Big dreams sometimes have big price tags. When you’re looking for a home with more space or one in a more expensive market, you may need a jumbo loan to buy it.
Jumbo loans are mortgages that exceed limits set by the federal government for lenders to sell their home loans to Freddie Mac or Fannie Mae. While jumbo loans let you borrow more than the conforming limits for conventional loans, the lender is taking on more risk and may set stricter borrower requirements.
Here’s what you need to know about jumbo loans:
- How Does a Jumbo Loan Work?
- Who Offers Jumbo Loans?
- What’s the Difference Between Jumbo Loans vs. Conforming Loans?
- Qualifying For a Jumbo Loan
- How Much Do Jumbo Loans Cost?
- Pros and Cons of Jumbo Loans
- Who Should Get a Jumbo Loan?
- Jumbo Loan FAQ
- The Bottom Line on Jumbo Loans
How Does a Jumbo Loan Work?
Jumbo loans work much like traditional mortgages in that they are offered by private lenders, but they differ in that jumbo loans cannot be sold to the government-sponsored enterprises Fannie Mae or Freddie Mac. That means the terms and conditions of the loan are up to the lender.
What qualifies a loan as jumbo?
When mortgage lenders issue loans that conform to the limits set by the Federal Housing Finance Agency, they can sell those loans to Fannie or Freddie. That takes those loans off the lender’s books, and they can use the money from selling the loan to make more loans.
Mortgages that exceed the conforming limits are called jumbo loans, or nonconforming loans. Because they cannot be sold to Fannie or Freddie, the lender takes on all the risk. Lenders often will compensate for that greater risk with stricter requirements for borrowers to meet.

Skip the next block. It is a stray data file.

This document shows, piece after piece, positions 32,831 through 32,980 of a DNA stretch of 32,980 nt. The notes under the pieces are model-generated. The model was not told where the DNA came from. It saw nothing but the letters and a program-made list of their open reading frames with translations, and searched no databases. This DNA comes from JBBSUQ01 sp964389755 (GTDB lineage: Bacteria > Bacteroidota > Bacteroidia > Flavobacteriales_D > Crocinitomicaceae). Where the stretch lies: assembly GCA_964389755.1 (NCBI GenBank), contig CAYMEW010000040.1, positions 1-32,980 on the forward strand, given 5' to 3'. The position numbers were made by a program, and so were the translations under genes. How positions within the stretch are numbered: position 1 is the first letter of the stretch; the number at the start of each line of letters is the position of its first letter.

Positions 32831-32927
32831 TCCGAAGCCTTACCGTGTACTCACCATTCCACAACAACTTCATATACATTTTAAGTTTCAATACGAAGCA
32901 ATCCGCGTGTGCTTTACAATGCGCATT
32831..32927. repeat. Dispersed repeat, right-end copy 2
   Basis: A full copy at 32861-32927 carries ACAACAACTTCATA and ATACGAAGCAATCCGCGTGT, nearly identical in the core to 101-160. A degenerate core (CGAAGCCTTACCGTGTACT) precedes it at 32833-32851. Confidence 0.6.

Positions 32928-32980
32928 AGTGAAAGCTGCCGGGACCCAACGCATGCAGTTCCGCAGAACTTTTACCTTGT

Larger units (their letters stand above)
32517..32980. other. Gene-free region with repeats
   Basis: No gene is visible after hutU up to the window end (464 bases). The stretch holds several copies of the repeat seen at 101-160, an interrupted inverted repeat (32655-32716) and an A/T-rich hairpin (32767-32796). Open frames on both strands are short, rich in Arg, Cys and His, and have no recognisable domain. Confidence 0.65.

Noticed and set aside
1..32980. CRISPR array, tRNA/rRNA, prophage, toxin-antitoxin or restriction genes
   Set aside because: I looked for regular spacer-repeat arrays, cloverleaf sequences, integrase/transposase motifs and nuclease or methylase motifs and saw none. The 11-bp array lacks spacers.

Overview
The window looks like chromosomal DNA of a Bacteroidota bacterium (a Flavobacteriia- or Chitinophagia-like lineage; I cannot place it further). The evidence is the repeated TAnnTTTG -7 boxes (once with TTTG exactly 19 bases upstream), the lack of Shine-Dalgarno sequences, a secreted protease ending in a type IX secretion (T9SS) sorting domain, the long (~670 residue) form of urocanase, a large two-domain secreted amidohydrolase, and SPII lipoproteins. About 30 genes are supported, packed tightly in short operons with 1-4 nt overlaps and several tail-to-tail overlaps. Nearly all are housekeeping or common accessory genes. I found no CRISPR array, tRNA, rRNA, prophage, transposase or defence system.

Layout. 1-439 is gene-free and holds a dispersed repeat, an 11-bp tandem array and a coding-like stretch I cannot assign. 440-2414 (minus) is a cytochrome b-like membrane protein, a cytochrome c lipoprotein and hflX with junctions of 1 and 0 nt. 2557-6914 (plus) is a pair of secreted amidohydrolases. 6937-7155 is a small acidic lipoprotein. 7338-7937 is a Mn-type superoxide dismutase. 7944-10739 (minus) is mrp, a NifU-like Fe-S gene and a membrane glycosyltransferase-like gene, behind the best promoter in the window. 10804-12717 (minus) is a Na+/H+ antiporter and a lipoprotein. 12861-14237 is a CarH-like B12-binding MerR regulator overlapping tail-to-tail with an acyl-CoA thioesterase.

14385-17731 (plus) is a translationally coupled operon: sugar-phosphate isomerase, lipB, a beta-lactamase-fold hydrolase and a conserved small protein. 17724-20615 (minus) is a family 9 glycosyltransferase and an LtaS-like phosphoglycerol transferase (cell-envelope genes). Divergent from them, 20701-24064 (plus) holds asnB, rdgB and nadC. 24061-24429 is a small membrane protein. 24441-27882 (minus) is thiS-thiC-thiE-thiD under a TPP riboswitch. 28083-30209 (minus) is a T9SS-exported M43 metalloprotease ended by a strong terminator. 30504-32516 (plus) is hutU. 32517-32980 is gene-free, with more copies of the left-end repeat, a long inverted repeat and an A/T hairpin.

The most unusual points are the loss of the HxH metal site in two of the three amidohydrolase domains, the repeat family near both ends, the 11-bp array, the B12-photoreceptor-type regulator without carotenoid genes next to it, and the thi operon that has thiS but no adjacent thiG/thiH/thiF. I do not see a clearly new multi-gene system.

How much is a jumbo loan?
So, what amount is considered a jumbo loan? The answer depends on where the home is located.
The FHFA updates the conforming loan limits each year and publishes a list of the maximum loan limits in each county. Loans exceeding these limits are jumbo loans.
The conforming loan limit for single-family homes in most parts of the United States is $647,200 in 2022. The limit is $970,800 in high-cost counties, as well as in Alaska, Hawaii, Guam, and the U.S. Virgin Islands.
While most jumbo loans are for amounts between $1 million and $2 million, there’s no maximum. How much you can borrow ultimately depends on the lender.
Property requirements for a jumbo loan
Each lender will have its own requirements about the types of homes you can buy with a jumbo loan. Typically, properties bought with jumbo loans are in reasonable condition and tend to be larger or located in prime areas, such as in or near major cities or in high-quality school districts.
Who Offers Jumbo Loans?
Jumbo loans come from many of the same institutions that offer conforming loans, including major banks, online lenders, local banks, and credit unions. Check lender’s websites to see if they offer jumbo loans.
Does the VA offer jumbo loans?
The Department of Veterans Affairs may not call them jumbo loans, but if you are eligible for a VA loan and have full entitlement, there’s no limit to how much you can borrow. You have full entitlement if:
- You’ve never used a VA loan benefit.
- You’ve paid a previous VA loan in full and sold the property.
- You’ve used your VA loan benefit but had a foreclosure or compromise claim and repaid the debt in full.